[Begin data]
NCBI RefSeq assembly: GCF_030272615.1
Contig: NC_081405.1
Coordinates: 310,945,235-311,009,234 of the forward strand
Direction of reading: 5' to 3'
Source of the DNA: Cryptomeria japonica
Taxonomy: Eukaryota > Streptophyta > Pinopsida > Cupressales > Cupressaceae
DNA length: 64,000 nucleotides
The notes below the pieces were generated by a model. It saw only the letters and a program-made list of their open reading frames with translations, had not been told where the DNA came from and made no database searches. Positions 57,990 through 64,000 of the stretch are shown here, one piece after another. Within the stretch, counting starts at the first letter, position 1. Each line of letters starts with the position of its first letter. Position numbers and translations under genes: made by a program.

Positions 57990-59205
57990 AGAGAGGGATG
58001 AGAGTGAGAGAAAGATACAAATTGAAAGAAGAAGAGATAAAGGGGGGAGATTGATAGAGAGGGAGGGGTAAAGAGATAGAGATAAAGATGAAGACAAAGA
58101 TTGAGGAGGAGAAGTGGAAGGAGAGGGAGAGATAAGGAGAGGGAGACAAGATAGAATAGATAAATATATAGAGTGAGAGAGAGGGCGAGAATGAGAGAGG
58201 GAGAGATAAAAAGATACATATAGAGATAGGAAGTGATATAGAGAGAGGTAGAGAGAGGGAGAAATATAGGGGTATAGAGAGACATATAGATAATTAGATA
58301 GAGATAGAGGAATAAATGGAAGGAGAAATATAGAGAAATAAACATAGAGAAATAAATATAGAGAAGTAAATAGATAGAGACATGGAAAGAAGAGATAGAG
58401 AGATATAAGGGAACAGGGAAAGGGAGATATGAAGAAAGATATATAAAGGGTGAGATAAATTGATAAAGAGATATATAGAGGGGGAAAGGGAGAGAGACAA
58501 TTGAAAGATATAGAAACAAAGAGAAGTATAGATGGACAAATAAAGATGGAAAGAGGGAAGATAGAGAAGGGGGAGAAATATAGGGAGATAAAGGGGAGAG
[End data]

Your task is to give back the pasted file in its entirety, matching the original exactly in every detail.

NCBI RefSeq assembly: GCF_030272615.1
Contig: NC_081405.1
Coordinates: 310,945,235-311,009,234 of the forward strand
Direction of reading: 5' to 3'
Source of the DNA: Cryptomeria japonica
Taxonomy: Eukaryota > Streptophyta > Pinopsida > Cupressales > Cupressaceae
DNA length: 64,000 nucleotides
The notes below the pieces were generated by a model. It saw only the letters and a program-made list of their open reading frames with translations, had not been told where the DNA came from and made no database searches. Positions 57,990 through 64,000 of the stretch are shown here, one piece after another. Within the stretch, counting starts at the first letter, position 1. Each line of letters starts with the position of its first letter. Position numbers and translations under genes: made by a program.

Positions 57990-59205
57990 AGAGAGGGATG
58001 AGAGTGAGAGAAAGATACAAATTGAAAGAAGAAGAGATAAAGGGGGGAGATTGATAGAGAGGGAGGGGTAAAGAGATAGAGATAAAGATGAAGACAAAGA
58101 TTGAGGAGGAGAAGTGGAAGGAGAGGGAGAGATAAGGAGAGGGAGACAAGATAGAATAGATAAATATATAGAGTGAGAGAGAGGGCGAGAATGAGAGAGG
58201 GAGAGATAAAAAGATACATATAGAGATAGGAAGTGATATAGAGAGAGGTAGAGAGAGGGAGAAATATAGGGGTATAGAGAGACATATAGATAATTAGATA
58301 GAGATAGAGGAATAAATGGAAGGAGAAATATAGAGAAATAAACATAGAGAAATAAATATAGAGAAGTAAATAGATAGAGACATGGAAAGAAGAGATAGAG
58401 AGATATAAGGGAACAGGGAAAGGGAGATATGAAGAAAGATATATAAAGGGTGAGATAAATTGATAAAGAGATATATAGAGGGGGAAAGGGAGAGAGACAA
58501 TTGAAAGATATAGAAACAAAGAGAAGTATAGATGGACAAATAAAGATGGAAAGAGGGAAGATAGAGAAGGGGGAGAAATATAGGGAGATAAAGGGGAGAG